8 things you don’t realize you’re doing that make you difficult to live with, according to psychology

Are you having problems with your housemates and are unsure who is at fault?

Or have you moved out of home for the first time and are navigating the complex dynamics of living with others?

Whether you’ve joined a house share, moved in with friends, or are living with your partner, you will sooner or later encounter challenges that threaten to strain your relationship.

Because let’s be honest – living with others is never easy, even if it’s someone you love!

As someone who has had my fair share of housemates and lived with various partners, I’ve learned what to do and what NOT to do to maintain harmony.

However, I’ve also realized that we often don’t know when our behaviors negatively affect our housemates.

So, to help you cultivate a positive and harmonious living experience, I’m sharing eight things you may be doing that are making you a difficult person to live with!

1) Not cleaning up after yourself

I always thought that my level of cleanliness was pretty standard. I’m not a clean freak by any means, but I don’t like being in messy spaces.

So, when I started living with other people, I was shocked to learn most people don’t clean up after themselves.

For many people, leaving dirty dishes in the sink for days is normal, as is leaving personal belongings all over the place.

If you are one of these people, know that this behavior annoys anyone who values a clean space.

But it’s not just annoying…

Failure to clean up after yourself breeds resentment and strains relationships.

You might argue that there is no cleaning rota or that your dirty dishes do not block the entire sink or kitchen space.

However, not cleaning up your mess shows a lack of respect and consideration for others.

Moreover, as research shows, cluttered surroundings can increase stress and anxiety levels, affecting everyone’s mental well-being.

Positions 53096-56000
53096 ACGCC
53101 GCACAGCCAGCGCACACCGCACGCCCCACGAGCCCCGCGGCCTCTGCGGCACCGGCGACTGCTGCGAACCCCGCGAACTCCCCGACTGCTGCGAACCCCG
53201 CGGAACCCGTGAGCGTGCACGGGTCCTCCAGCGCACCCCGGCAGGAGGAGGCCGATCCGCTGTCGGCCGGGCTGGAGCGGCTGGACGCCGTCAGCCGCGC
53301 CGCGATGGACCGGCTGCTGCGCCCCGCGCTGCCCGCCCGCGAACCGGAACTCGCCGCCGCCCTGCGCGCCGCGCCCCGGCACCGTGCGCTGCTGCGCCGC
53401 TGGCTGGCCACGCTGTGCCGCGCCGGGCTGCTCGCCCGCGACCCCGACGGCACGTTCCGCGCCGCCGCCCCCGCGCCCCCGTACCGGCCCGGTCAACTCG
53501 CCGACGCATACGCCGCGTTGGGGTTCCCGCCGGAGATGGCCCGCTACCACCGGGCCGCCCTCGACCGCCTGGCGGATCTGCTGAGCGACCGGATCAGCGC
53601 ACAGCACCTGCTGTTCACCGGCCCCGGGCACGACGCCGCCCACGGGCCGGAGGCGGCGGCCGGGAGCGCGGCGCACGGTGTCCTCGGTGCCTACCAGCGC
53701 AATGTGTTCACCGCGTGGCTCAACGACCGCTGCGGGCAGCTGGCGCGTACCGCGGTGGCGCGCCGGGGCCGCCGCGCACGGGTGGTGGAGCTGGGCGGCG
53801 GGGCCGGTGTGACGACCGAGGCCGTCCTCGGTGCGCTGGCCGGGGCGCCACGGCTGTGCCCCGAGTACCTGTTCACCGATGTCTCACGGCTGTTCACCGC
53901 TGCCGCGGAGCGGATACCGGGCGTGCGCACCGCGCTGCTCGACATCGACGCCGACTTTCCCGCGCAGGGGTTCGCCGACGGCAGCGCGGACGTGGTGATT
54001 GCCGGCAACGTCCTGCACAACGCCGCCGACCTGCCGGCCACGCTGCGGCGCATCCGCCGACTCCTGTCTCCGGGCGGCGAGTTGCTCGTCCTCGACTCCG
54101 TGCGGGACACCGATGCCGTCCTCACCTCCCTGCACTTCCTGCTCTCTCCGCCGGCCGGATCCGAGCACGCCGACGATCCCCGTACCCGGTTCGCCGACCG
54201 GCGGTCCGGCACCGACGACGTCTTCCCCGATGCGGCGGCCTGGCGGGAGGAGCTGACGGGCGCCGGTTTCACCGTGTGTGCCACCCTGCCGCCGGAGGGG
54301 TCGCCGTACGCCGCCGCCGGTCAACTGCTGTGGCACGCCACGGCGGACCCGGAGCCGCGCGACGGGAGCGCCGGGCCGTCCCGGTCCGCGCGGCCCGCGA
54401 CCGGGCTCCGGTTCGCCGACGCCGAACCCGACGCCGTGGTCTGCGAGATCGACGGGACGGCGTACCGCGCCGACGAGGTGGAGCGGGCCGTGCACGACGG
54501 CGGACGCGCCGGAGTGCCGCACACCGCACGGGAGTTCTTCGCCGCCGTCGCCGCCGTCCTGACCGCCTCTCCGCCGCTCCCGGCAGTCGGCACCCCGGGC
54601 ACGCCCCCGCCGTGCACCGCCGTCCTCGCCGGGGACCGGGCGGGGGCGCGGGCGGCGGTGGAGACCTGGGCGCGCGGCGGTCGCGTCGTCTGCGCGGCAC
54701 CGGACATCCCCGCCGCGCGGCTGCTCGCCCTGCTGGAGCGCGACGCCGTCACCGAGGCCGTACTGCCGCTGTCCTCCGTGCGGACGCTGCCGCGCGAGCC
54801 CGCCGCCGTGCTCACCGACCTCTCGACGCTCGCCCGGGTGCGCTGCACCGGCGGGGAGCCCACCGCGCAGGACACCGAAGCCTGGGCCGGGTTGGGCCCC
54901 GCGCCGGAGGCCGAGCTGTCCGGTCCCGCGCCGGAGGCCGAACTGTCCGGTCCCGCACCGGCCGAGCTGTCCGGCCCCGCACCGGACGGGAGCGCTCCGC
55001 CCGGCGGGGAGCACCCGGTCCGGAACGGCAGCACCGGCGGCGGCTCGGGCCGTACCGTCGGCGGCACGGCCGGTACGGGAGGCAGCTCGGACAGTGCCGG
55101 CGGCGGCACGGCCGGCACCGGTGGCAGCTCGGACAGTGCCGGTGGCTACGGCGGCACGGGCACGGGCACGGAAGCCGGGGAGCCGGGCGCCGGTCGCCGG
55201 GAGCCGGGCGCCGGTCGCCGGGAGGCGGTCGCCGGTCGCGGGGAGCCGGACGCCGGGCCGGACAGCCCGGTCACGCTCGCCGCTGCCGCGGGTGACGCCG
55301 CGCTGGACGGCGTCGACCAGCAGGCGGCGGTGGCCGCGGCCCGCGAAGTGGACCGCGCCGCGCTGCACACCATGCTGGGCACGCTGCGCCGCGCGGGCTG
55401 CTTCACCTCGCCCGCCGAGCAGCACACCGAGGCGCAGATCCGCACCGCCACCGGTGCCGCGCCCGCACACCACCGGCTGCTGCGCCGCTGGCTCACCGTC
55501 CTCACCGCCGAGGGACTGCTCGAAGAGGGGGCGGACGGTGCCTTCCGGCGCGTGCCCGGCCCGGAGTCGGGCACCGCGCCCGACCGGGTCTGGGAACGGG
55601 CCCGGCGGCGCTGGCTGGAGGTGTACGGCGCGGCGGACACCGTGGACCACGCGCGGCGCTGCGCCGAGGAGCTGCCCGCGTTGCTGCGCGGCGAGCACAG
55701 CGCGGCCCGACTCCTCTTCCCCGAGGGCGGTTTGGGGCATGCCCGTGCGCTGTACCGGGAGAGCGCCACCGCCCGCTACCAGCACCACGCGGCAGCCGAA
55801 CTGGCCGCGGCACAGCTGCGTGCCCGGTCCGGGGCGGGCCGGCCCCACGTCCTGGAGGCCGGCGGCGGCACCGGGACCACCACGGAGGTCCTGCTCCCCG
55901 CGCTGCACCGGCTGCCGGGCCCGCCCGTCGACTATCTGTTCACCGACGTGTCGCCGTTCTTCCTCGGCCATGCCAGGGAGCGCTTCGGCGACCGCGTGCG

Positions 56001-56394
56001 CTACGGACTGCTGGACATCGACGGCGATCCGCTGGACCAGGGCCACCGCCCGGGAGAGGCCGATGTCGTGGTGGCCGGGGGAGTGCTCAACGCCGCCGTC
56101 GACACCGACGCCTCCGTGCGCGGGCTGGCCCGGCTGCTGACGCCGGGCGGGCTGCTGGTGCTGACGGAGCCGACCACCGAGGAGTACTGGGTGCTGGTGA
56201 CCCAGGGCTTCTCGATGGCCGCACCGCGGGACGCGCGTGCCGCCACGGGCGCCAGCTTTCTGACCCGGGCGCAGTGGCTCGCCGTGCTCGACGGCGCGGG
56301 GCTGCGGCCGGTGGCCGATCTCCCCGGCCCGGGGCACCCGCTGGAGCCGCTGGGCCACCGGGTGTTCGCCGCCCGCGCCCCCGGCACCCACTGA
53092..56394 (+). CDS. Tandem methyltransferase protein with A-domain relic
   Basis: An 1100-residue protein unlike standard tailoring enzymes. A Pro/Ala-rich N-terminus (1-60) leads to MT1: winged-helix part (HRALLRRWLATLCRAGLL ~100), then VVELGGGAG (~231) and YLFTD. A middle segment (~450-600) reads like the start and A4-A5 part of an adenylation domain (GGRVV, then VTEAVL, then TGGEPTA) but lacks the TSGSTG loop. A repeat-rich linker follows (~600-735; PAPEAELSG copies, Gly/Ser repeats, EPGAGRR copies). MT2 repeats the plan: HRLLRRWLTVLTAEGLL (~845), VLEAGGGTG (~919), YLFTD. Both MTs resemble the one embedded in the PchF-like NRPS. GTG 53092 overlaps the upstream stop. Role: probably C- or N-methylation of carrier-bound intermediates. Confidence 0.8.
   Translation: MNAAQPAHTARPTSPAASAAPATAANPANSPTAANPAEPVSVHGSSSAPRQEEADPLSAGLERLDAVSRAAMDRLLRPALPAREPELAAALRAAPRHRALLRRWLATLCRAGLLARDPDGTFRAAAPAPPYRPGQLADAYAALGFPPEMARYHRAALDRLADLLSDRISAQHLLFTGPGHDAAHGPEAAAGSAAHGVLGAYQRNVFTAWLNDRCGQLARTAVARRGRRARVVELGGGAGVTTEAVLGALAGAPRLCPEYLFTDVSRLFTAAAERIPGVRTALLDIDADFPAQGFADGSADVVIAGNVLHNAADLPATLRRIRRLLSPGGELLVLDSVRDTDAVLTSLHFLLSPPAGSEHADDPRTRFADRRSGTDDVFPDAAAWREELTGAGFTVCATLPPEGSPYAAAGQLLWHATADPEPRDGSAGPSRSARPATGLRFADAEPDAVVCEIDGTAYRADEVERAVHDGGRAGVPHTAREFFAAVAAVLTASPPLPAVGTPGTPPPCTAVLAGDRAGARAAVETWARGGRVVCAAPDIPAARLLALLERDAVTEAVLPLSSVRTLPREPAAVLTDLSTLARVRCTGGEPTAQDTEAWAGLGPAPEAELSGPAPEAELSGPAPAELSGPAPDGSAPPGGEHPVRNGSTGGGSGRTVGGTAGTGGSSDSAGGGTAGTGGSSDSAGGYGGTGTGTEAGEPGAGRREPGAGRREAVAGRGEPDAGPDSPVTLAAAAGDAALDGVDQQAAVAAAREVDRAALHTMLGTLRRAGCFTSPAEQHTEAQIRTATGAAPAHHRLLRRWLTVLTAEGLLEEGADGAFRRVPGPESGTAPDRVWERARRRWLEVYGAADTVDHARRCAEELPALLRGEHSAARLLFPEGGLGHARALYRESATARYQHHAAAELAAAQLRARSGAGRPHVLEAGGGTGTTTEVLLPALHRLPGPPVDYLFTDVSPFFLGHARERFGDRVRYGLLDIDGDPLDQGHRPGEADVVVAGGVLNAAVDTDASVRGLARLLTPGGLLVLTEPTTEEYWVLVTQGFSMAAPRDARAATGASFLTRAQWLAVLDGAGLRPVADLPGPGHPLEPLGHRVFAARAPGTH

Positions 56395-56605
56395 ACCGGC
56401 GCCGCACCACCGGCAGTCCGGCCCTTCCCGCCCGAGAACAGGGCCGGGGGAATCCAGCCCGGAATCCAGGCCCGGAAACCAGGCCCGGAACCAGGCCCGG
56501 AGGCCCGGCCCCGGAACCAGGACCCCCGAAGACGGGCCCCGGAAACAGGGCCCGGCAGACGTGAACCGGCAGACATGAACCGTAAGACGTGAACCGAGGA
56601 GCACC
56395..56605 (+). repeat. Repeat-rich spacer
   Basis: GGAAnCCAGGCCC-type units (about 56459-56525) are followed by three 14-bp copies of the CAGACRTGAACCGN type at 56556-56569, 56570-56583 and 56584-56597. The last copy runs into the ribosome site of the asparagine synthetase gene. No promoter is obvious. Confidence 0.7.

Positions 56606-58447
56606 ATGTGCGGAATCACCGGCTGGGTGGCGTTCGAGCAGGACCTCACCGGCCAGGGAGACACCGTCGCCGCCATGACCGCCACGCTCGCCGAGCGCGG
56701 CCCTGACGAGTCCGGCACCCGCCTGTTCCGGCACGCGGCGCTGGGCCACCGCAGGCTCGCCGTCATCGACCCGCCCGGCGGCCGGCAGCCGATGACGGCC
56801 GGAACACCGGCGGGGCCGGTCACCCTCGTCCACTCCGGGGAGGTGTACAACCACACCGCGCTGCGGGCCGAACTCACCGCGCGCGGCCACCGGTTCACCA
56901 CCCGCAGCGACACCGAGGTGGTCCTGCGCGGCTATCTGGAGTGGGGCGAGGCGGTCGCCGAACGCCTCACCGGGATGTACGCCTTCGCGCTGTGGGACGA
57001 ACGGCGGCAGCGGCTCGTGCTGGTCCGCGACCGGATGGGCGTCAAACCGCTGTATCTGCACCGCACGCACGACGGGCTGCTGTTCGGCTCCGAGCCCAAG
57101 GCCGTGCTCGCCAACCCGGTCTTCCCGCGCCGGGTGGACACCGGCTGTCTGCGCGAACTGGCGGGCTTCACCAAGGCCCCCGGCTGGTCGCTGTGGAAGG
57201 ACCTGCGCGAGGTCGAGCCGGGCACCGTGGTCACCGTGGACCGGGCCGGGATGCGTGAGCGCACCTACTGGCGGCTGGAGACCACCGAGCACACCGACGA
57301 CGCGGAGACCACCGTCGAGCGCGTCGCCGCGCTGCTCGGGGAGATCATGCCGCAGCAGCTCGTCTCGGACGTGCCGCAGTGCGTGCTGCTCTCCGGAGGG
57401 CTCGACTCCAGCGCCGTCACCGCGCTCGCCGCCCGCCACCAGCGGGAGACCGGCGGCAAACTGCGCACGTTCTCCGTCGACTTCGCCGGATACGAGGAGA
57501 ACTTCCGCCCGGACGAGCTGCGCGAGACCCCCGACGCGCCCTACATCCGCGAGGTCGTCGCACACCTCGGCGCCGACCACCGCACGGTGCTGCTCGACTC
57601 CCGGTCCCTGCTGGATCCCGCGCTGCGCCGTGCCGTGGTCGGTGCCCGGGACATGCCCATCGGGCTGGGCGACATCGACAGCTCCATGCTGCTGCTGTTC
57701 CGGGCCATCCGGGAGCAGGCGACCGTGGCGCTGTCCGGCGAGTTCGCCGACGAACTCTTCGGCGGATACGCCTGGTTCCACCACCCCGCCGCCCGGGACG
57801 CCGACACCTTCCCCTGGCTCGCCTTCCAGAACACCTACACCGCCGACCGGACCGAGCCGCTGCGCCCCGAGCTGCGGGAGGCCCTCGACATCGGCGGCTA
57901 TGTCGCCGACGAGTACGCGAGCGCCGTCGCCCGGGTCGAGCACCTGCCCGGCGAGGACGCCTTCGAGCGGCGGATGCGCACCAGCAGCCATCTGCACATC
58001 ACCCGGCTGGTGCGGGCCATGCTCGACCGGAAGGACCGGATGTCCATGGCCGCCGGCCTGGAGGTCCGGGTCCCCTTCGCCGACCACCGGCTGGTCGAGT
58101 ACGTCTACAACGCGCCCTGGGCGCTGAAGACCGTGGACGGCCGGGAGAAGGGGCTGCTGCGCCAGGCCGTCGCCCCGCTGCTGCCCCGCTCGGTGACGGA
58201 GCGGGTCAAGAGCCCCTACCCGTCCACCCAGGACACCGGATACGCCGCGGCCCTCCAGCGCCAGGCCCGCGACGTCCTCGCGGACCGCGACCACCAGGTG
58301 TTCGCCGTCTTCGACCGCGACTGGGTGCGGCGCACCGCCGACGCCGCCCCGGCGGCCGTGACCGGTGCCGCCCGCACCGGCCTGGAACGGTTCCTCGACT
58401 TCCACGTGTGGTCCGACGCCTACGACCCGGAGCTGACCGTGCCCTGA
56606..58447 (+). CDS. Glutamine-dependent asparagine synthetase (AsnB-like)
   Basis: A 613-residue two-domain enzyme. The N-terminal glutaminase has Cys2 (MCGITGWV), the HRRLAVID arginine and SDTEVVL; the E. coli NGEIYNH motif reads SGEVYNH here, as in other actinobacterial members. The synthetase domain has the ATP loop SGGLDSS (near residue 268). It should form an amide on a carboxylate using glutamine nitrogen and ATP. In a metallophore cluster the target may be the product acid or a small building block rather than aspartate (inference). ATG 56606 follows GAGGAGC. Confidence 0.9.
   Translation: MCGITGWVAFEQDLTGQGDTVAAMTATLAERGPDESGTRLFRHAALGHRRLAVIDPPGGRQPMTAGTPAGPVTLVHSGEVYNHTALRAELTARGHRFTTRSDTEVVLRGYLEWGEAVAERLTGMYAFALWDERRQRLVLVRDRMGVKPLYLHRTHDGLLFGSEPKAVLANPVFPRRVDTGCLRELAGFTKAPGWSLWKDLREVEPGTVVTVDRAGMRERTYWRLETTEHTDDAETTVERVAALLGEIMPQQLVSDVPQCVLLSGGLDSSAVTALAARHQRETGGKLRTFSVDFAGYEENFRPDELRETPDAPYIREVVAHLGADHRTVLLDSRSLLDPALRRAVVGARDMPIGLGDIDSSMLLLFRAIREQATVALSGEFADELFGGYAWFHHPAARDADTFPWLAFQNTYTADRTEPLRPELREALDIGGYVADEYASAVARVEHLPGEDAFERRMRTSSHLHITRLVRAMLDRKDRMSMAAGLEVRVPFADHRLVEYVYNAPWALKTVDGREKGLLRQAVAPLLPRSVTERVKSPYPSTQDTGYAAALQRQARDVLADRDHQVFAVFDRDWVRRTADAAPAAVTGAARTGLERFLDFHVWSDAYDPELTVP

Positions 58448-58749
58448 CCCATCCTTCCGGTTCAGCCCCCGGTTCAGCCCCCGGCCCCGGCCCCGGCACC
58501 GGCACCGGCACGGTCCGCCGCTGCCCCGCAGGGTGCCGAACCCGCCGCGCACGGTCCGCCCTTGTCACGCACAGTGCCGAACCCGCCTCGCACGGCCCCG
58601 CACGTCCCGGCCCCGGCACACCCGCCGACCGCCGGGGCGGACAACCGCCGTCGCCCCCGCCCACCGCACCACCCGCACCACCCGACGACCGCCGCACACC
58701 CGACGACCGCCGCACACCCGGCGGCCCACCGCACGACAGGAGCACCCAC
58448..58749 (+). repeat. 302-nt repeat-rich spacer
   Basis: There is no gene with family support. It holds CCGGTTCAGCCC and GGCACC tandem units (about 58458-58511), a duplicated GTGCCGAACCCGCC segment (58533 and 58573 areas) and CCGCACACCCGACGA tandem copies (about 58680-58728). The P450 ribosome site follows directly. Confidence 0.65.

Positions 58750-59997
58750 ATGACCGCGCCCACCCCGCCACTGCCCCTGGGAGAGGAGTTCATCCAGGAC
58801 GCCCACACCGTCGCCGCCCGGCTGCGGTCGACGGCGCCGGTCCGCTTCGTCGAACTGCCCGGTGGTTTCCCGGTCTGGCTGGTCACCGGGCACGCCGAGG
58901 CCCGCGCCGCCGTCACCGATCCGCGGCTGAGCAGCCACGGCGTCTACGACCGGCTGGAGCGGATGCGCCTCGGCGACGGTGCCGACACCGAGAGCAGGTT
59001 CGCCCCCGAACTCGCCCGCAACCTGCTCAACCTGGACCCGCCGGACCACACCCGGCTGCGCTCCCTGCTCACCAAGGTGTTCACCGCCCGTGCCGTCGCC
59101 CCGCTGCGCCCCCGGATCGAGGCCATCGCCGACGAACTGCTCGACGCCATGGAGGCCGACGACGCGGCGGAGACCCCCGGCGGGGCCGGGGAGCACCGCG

2) Being too organized

Of course, lack of cleanliness is just one end of the spectrum. The opposite is being ‘too’ organized.

While organization and cleanliness can make a household run efficiently, when sharing the space with others, there must be some leeway.

Some people may get annoyed if one thing is out of place, either due to Obsessive Compulsive Disorder (OCD) or a perfectionist tendency.

They might impose strict rules for household tasks or obsessively rearrange the shared spaces to keep things as tidy as possible.

As you can imagine, this person’s need for extreme organization can create a tense and oppressive atmosphere.

If this is you, you will likely perceive your actions as helpful. However, you could unknowingly be causing people to feel on edge.

Therefore, when sharing a home with anyone, whether housemates, friends, or a partner, it’s essential to strike a balance between maintaining order and allowing flexibility.

You must also demonstrate flexibility in decisions, which we’ll discuss next…

3) Not being willing to compromise

Compromise is crucial for successful cohabitation, yet many people display stubbornness when making household decisions.

This is because we all have different views and beliefs on how a household should be run.

Here’s an example:

Growing up, my parents would always do the dishes right after dinner, so this is a habit I “inherited.”

Moreover, because it was what happened in my household, I assumed it happened in all households.

That was until I moved out, of course.

From my first house share, I realized many people don’t do the dishes immediately after dinner. Instead, they eat dinner, relax, and then do the dishes before bed.

For me, this seemed absurd.

Doesn’t it make much more sense to clean up BEFORE you sit down to watch a movie?

Not everyone sees it that way.

At first, I wanted to project my beliefs onto everyone else, believing that my way was the best.    

And believe me, I did try to do this at first.

But it didn’t last long, as stubbornness has no place in shared homes.

Refusing to negotiate household responsibilities, dismissing others’ preferences, or being unwilling to compromise will eventually strain your relationships with your housemates and create resentment.

I get that everyone likes to do things their way. But when sharing a home with others, you must back down and compromise – unless you like living in a tense environment!

By prioritizing collective harmony and choosing cooperation over conflict, you’ll become much easier to live with.

4) Using things but not replacing them

I’ll be honest; I never knew this was an annoying habit until my boyfriend called me out on it!

So you could be doing this without realizing it, too.

When you live with someone, there will always be communal resources, which housemates typically take turns in buying.

However, if you use these things the most but never replace them, you will quickly become a source of frustration and resentment.